For those who follow U.S. securities litigation—most importantly, non-U.S. companies who follow U.S. D&O litigation—the June 2010 Supreme Court decision in Morrison v. National Australia Bank Ltd. was seen as a tremendous win for the foreign defendants, as it sharply limited the potential extraterritorial reach of U.S. securities legislation:
Section 10(b) [fraud provision] does not provide a cause of action to foreign plaintiffs suing foreign and American defendants for misconduct in connection with securities traded on foreign exchanges.
Morrison: Seek Remedy at Home
It told non-U.S. shareholders who had purchased shares of non-U.S. companies on non-U.S. stock exchanges (commonly referred to as “F-cubed cases”) to in essence go home and seek available remedies in their local jurisdictions rather than the U.S. (See the alert we issued at the time, F-Cubed Suits After the Recent U.S. Supreme Court Decision, Morrison v. National Australia Bank). It was a euphoric time only somewhat dampened by the Dodd-Frank Wall Street Reform and Consumer Protection Act, which gave the U.S. Securities and Exchange Commission the express power to pursue these matters in the U.S. (if U.S. shareholders or the U.S. marketplace would be affected).
Back in 2010 when the Supreme Court made its decision, an Australian was the lead named plaintiff in the U.S. suit seeking recoveries for shareholder losses allegedly due to undisclosed exposure to the U.S. subprime mortgage crisis—an Australian who had purchased shares in the Australian parent company on the Australian exchange (and not a U.S. shareholder or even a shareholder who had purchased shares or American Depository Receipts or ADRs, in the U.S.). This meant that the suit was dismissed in the U.S.
How Morrison Fared in Australia
Inquiring minds, knowledgeable about the sophistication of the Australian plaintiffs’ bar and the wiliness of the litigation funders, have wondered whether these claims might succeed down under. They need wonder no more, as the company announced today that it will pay on behalf of 15,000 shareholders, $85 million (U.S.$88.4 million) plus an additional $30 million in interest and costs in a settlement funded by litigation funders.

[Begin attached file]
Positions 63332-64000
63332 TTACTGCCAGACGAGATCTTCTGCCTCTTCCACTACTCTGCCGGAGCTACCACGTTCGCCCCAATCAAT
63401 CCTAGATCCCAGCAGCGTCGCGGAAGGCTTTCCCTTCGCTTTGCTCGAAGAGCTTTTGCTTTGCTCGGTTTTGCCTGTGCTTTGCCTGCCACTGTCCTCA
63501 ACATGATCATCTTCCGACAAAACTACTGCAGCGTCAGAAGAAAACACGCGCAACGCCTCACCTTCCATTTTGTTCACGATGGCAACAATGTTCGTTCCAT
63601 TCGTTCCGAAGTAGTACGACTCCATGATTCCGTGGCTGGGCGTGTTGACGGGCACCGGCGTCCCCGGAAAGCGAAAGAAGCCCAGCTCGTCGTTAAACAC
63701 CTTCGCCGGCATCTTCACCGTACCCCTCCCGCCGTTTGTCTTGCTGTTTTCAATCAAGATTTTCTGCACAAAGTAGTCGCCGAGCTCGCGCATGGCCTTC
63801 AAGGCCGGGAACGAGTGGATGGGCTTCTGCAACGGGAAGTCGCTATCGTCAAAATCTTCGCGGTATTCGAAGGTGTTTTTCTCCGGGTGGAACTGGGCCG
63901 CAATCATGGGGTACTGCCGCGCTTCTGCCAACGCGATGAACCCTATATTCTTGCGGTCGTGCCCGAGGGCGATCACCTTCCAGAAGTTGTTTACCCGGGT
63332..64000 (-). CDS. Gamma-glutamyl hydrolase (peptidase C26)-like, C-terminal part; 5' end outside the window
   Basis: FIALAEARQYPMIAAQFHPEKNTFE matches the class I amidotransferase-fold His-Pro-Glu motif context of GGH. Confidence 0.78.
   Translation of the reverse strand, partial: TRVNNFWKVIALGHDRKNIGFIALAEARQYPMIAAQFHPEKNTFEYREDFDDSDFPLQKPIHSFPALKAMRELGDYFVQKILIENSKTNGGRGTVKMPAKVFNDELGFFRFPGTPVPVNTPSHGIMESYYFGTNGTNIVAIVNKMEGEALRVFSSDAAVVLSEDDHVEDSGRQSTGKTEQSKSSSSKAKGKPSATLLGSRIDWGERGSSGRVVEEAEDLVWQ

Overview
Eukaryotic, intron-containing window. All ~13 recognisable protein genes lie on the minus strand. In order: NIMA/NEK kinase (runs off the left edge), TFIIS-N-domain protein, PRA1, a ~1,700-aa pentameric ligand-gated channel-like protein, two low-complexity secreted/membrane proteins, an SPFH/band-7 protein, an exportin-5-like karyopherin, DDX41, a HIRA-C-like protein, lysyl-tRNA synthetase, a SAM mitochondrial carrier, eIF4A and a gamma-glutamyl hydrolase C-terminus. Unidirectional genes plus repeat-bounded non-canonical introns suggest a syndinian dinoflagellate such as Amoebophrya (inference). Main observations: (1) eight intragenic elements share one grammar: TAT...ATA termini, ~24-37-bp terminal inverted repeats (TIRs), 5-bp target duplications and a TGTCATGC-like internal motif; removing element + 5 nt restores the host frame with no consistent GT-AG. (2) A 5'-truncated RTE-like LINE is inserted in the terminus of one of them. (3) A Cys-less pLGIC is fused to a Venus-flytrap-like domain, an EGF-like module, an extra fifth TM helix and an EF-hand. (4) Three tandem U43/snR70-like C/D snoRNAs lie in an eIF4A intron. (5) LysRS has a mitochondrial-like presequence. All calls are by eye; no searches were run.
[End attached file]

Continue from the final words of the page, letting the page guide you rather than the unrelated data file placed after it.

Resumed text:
Litigation funding in Australia, for those not familiar with the concept, is a contractual arrangement whereby a third party (usually a corporate entity and not a legal practitioner) finances the litigation and some level of management of the dispute and, in return, if the case succeeds, receives a percentage of the settlement or court award. These arrangements have been permitted since the Australian High Court gave its approval back in 2006, in Campbells Cash and Carry Pty Limited v. Fostif Pty Ltd., 229 CLR 386.
Otherwise, Australia has “the loser pays” rule in litigation, where a losing party is liable for the other side’s costs, albeit only a portion of the costs actually incurred. Unmodified, this approach can be a strong disincentive to bring litigation, as the plaintiff, or representative party in a class action, is generally liable for the costs of their opponent if they are unsuccessful.
Back in 2010, we suggested that the outcome of the U.S. Supreme Court decision—to push litigation back to the company’s home court, or to fragment global cases—might mean having the same or similar allegations being considered in multiple jurisdictions, with potentially differing outcomes—and wouldn’t always lead to the optimal (or cost-free) result for the defendants.
That seems to be the case here, even without the flying monkeys.